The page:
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“We’re pretty sure we know who some of these people are,” Mr. McWhorter said.

He added, however, that it is hard to know what happened to the stolen information once it arrived in Shanghai. “Once the information has gotten back to the PLA, it is very difficult to track it,” he said. “It is a black box.”

Although no indictments for state-sponsored hacking have been made public, Mr. DuBose said, such documents generally are kept under seal until the alleged perpetrator can be arrested or otherwise apprehended.

“It’s possible that there are indictments out there already” but being kept under wraps in case the indicted suspects travel to America or a third country with an extradition treaty with the U.S., he said.

Mr. Baker suggested that another tack might be more profitable than waiting for senior Chinese military officials to take a vacation in the wrong country.

He advocated building cases against the companies that profited from the thefts — the state-owned or state-supported Chinese enterprises that were able to leapfrog their U.S. competitors by stealing their research and development.

“The companies [that benefit] are the softest targets and the easiest ones to reach,” Mr. Baker said, noting that any company that had received stolen data would be chargeable as a co-conspirator or accessory. Unlike senior PLA officers, “they must do business in jurisdictions other than China, in jurisdictions where they are reachable,” he said of such companies.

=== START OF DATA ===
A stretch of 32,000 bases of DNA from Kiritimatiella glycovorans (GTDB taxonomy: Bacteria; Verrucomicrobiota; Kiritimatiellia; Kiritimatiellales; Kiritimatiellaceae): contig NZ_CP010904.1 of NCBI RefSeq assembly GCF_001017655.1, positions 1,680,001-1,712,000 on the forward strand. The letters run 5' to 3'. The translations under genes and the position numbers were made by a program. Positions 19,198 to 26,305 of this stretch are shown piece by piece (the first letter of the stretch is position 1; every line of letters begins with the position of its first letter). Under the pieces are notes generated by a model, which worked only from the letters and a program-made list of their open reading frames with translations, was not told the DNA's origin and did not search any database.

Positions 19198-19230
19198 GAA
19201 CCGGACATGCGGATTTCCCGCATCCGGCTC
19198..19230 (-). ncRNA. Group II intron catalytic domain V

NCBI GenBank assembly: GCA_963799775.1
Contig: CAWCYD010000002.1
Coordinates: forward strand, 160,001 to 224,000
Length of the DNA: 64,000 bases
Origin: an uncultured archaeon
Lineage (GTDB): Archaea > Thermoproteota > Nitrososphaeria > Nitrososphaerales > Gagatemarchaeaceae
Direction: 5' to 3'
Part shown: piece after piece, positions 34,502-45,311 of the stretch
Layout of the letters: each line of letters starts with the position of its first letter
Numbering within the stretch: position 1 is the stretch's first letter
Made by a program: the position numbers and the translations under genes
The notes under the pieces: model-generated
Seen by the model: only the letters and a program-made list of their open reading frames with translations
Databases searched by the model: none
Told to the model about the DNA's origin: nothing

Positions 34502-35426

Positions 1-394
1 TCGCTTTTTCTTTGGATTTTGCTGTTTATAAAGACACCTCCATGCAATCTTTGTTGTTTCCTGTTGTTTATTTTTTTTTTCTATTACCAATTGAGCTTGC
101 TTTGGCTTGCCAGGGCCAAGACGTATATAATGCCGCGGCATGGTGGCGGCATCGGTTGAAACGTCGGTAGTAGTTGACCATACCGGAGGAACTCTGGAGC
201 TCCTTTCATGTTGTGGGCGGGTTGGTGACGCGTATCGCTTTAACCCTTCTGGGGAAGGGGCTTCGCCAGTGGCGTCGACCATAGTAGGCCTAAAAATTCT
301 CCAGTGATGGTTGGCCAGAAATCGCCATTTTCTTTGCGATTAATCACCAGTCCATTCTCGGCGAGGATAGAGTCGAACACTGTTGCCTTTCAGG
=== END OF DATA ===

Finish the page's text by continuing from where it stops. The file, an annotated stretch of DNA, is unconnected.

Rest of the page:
Besides the mention in Mr. Obama’s State of the Union address, the issue of cyberespionage also has elbowed its way into diplomatic and military relations between China and the U.S., according to the administration.

“We have repeatedly raised our concerns at the highest levels about cybertheft with senior Chinese officials, including in the military, and we will continue to do so,” said Ms. Hayden, the White House spokeswoman.

Federal prosecutors have charged companies that benefited from economic espionage by China — but so far, only of the offline variety.

In one case opened last year, prosecutors brought criminal conspiracy charges of economic espionage against five Chinese companies alleged to have obtained proprietary information about chemical processes from DuPont by bribing employees to steal it.

“To charge it as economic espionage,” said one federal official, prosecutors “have to show a government is behind it.”

This article is based in part on wire service reports.